To see how you can help contact Robert Boyd, Executive Director for Texas at DonorsChoose in Dallas at 469.441.2851. You may email him at

Read some first hand stories from Texas teachers.

Principal, Robert Giesler and David Lewis
My school, the Law Magnet H.S., is a public magnet high school in the Dallas ISD. Its' focus is public service including government, law, and law enforcement. The student body is over 60% free or reduced lunch program.

In our 10th grade law classes the students spend considerable time learning about the rule of law in our country and how citizens make a difference by becoming active with their government. To better achieve that goal I take students to Washington, D.C. and Williamsburg, Virginia the first week in December each year on a program operated by the Close Up Foundation, a non partisan citizenship education organization ( Our school is dedicated to the belief that if we want young people to become active citizens who participate in our democracy, if we truly want to preserve our democratic ideals "to ourselves and our posterity", then we must teach our youth the skills of democratic citizenship.

The trip is quite expensive and you can imagine that many of my kids can't even come close to affording it. I learned about Donors Choose from an article in the Dallas Morning News last spring an realized that DonorsChoose provided an opportunity to solicit funding to help some of the underadvantaed students.

Because teachers are allowed to have as many as three proposals active at any given time, I was able to maximize the fundraising opportunity by writing each proposal in the amount of $1000.

All three were funded within just a couple of months.

Through Donors Choose, I was able to fund an additional three students; kids who would likely not otherwise have been able to take the trip.

For many students, this experience has been life changing. One now works in the Commerce Dpt., one in the Justice Dpt., one has run for Congress. More importantly, most are now voting members of society taking an interest in their country, how it is being run and trying to make a difference.

This year I submitted three more proposals for the Close Up trip and already two have been funded. I fully anticipate that the third proposal will soon be funded, too.

Our goal is that each student at the school have the opportunity to experience this program. Because of Donors Choose, we are closer to that goal.

David Lewis received honorable mention for the Dallas ISD Teacher of the Year award. Townview Gov-Law Magnet High School, DISD, Dallas, Texas


Jennifer Fitzhugh
As a teacher of students with mental retardation and autism, our curriculum consists of life skills such as functional reading, math, vocational, domestics, community and rec/leisure. Since materials for this kind of learning our not generally textbooks, I have used Donors Choose to help provide my classroom with the needed materials to learn the life skills curriculum.

The first thing DonorsChoose (DC) purchased for our classroom was materials for our classroom garden. We raised butterflies and ladybugs that we released into our garden to learn about lifecycles and living things. The next big purchase from DC was city bus passes. Our class rode the city bus down to the main office and each student was able to have their picture made and get a semester bus pass which allowed our class to ride the city bus to local theatres, plays, restaurants, shows and other community events. This allowed our students how to ride the bus, get on and off at stops, and behave in the community.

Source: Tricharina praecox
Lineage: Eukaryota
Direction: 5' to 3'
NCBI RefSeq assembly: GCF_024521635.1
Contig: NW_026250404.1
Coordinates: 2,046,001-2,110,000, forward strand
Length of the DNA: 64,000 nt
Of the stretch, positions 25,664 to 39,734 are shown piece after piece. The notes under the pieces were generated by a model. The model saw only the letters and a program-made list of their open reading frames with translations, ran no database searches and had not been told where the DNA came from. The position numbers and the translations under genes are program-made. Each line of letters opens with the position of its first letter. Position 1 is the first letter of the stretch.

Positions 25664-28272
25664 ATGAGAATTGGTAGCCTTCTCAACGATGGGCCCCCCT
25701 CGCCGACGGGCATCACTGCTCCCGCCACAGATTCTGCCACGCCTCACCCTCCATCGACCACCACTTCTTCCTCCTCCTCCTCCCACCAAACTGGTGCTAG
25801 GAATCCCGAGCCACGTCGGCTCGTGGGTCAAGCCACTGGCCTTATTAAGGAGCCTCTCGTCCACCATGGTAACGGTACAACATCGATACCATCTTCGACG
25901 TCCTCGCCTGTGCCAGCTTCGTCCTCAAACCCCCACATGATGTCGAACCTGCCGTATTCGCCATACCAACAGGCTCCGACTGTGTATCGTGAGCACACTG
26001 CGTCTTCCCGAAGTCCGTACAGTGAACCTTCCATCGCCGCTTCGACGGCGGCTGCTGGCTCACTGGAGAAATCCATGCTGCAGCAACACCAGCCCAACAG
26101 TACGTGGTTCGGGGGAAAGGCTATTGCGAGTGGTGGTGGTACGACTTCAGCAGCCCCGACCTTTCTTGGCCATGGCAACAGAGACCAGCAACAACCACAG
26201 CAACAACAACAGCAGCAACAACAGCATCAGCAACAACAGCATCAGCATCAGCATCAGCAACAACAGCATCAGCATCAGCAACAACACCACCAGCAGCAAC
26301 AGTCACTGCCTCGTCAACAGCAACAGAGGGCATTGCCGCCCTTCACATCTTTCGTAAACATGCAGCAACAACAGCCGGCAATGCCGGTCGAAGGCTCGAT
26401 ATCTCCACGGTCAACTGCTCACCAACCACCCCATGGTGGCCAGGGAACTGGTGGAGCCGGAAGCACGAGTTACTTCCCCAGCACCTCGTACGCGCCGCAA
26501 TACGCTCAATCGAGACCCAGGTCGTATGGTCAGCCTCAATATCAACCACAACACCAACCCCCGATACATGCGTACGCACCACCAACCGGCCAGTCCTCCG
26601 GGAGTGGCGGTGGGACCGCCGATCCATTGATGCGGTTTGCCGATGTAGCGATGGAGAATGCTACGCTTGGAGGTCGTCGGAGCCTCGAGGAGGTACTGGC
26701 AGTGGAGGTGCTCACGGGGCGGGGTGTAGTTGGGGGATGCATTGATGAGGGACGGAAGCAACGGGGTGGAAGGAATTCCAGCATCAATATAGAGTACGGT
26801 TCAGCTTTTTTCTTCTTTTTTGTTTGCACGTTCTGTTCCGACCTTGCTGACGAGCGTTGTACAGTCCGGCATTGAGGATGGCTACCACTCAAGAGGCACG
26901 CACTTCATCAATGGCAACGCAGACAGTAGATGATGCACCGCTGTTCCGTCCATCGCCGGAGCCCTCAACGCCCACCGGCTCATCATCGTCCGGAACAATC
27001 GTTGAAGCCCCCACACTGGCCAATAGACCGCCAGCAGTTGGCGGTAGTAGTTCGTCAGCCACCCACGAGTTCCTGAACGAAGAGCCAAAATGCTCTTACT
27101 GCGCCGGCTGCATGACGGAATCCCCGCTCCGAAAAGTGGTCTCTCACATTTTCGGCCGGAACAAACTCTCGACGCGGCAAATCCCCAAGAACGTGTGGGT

DC also paid for our class to visit the Rainforest Cafe, and see the movie Charlotte's Web after we studied it. DC also purchased shirts which we had monogrammed for our Special Olympics T Shirts. We were the best dressed athletes at the event this year. DC paid for our class to attend the Zoo where we got to see all the animals and their habitats. DC paid for an HEB gift card to our local grocery store so that our class can ride the city bus to purchase groceries which our class uses to prepare daily snacks and a Thanksgiving luncheon for the staff on campus.

DC has been a Godsend to our classroom, and applying for these materials could not have been any easier. I just discovered their website while surfing the internet one day last summer. All I had to do was write a short proposal about what my class was in need of, and submit it. Once someone donated, DC sent the materials to my class and it was that easy! Once the materials arrived, our class wrote thank you letters and took pictures to send to the donor!

Each completed proposal has allowed room to add more. I am going into the summer with 8 proposals to write and many needs for next year! This has been so wonderful for our students and I highly encourage other teachers to apply at

I have been teaching students with special needs since 1996. I taught middle school for six years, then went into administration for two years and then returned to the classroom three years ago. I love working with middle school students especially those with very special needs. They are the joy of my life and I am so blessed to get paid for what I do.

Jennifer Fitzhugh, Jackson Middle School, NEISD, San Antonio, Texas